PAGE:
Balanced relationships are not always a "50-50" situation. Between most people it can be close, but there are some variations which should be discussed too. For example; consider a woman (we’ll call her Mary) who is very timid, who does not feel comfortable making big decisions. She eventually meets a man (let’s call him Bob) who’s very confident; who has no problem doing so. Needless to say Bob will likely make most of the decisions in their relationship -- by mutual agreement, spoken or otherwise. That can be seen as `balanced’ because it’s what Mary needed, and no capitulation is involved on her part. There’s no domination, no battle of wills -- so it’s good for both of them. As long as Bob doesn’t take advantage of her submissiveness, their balance with each other will continue.Another example could be this: Tom, a compassionate man, meets Karen. She has had a troubled childhood, and has not had great success in her adult relationships. Scars from the past still affect her significantly. She tends to be insecure, and therefore soaks up all the reassurance and attention she can get. Tom is aware of those emotional scars because Karen has told him of the experiences which created them, and is intuitive enough to understand what they can imply.He sees many things in her which are worthwhile and important to him -- things she doesn’t see in herself because of her insecurities -- and makes the decision to make every effort to reassure her of all the good he sees in her, confident she will eventually begin to recognize them also, and will therefore be freer and happier with and about herself. There is balance here also because any `compromise’ he might make is done willingly for her sake, and eventually they will reap the rewards as a unified couple. The only caution flag here is that their balance with each other will erode if she were to begin manipulating his compassion and love; as easily as it would if he were to begin implying that she "owes" him on account of his effort -- a decision he made in the first place.There are no absolute or immutable rules where people are concerned because everyone is different. Therefore different combinations of different people will require unique variations in order for them to get along, and make the most of their potential. The basic tenets of honesty, trust, sincerity, (and therefore balance) must remain central to those variations, however.Consistently applied, this will ensure preservation of harmony between you. If you’re consistent, there’s little room left to wonder where you stand; it will eliminate a great deal of stress, allowing more room in your mind for clear thought and sound decisions. You will feel confident about who and what you are, and that’s important because if you aren’t sure who you are how can you be sure who is right for you?Unfortunately for all of us, there are certain people who do intentionally use, abuse, dominate, manipulate, and hurt other people, to further their own ends, (due to their own insecurities). These people gravitate toward those they perceive as weaker than they. When you’re happy with yourself, and confident of who and what you are, you’re not the type of individual they will seek out, or stay with -- unless you allow them to. You cannot be everything to someone else any more than they can be everything to you. So, there is as much risk of creating imbalance this way as there is in selling yourself short, and compromising too much. Good communication should allow you to be honest with your partner about your weaker areas. You may find your partner has a strong suit there which will compensate. Conversely, you may have a strength your partner doesn’t. Whichever way it goes, there are principally two benefits in doing this. First; it will avoid a situation where one person is letting the other down due to false expectations.Secondly, neither person will be enduring the pressure of trying to always appear proficient in every way -- living a facade such as that is entirely stressful, and stress in a relationship should be relieved wherever possible. In areas where both of you share the same weakness, you can work on whatever it is together; thereby reducing the `work load’ required to get it done. Doing things together is a way of being important allies to each other in a common cause. It enhances your respect for each other, and you may even learn some new skills, or good habits with each other.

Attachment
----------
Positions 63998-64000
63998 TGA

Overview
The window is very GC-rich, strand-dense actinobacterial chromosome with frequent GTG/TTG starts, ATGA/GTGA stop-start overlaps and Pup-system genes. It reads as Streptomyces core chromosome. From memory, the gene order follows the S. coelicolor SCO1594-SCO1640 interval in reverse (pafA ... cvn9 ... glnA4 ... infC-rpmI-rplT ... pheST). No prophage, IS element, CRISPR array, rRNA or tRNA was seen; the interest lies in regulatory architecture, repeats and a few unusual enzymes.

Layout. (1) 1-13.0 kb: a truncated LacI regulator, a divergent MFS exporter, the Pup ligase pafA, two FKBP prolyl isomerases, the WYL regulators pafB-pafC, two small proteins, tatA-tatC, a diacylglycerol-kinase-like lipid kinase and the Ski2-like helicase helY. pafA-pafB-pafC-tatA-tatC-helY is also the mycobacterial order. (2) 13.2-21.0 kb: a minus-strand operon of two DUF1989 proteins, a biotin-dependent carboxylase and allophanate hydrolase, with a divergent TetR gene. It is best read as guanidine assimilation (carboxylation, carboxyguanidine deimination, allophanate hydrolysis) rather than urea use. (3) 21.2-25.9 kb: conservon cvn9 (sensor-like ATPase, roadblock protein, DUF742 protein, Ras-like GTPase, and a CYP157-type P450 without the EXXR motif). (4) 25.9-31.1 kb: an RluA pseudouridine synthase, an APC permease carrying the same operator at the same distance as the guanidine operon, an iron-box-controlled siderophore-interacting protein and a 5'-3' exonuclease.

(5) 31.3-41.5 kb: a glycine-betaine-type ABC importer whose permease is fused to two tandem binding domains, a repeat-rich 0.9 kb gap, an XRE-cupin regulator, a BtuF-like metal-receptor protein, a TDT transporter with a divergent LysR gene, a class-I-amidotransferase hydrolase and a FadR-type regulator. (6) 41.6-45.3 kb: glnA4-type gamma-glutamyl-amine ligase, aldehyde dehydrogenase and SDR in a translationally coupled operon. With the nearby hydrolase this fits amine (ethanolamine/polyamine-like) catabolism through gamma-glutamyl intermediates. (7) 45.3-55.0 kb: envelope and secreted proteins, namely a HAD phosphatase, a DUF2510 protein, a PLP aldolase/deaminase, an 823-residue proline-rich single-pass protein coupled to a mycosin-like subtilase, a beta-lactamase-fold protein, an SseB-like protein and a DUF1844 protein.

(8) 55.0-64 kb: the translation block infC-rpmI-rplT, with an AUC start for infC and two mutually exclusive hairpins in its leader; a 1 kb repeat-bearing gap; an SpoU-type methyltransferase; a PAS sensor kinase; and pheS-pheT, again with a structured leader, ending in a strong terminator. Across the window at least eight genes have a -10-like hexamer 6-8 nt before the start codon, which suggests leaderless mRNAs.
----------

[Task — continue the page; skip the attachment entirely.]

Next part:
Kindness in words creates confidence. Kindness in thinking creates profoundness. Kindness in giving creates love.— Lao Tzu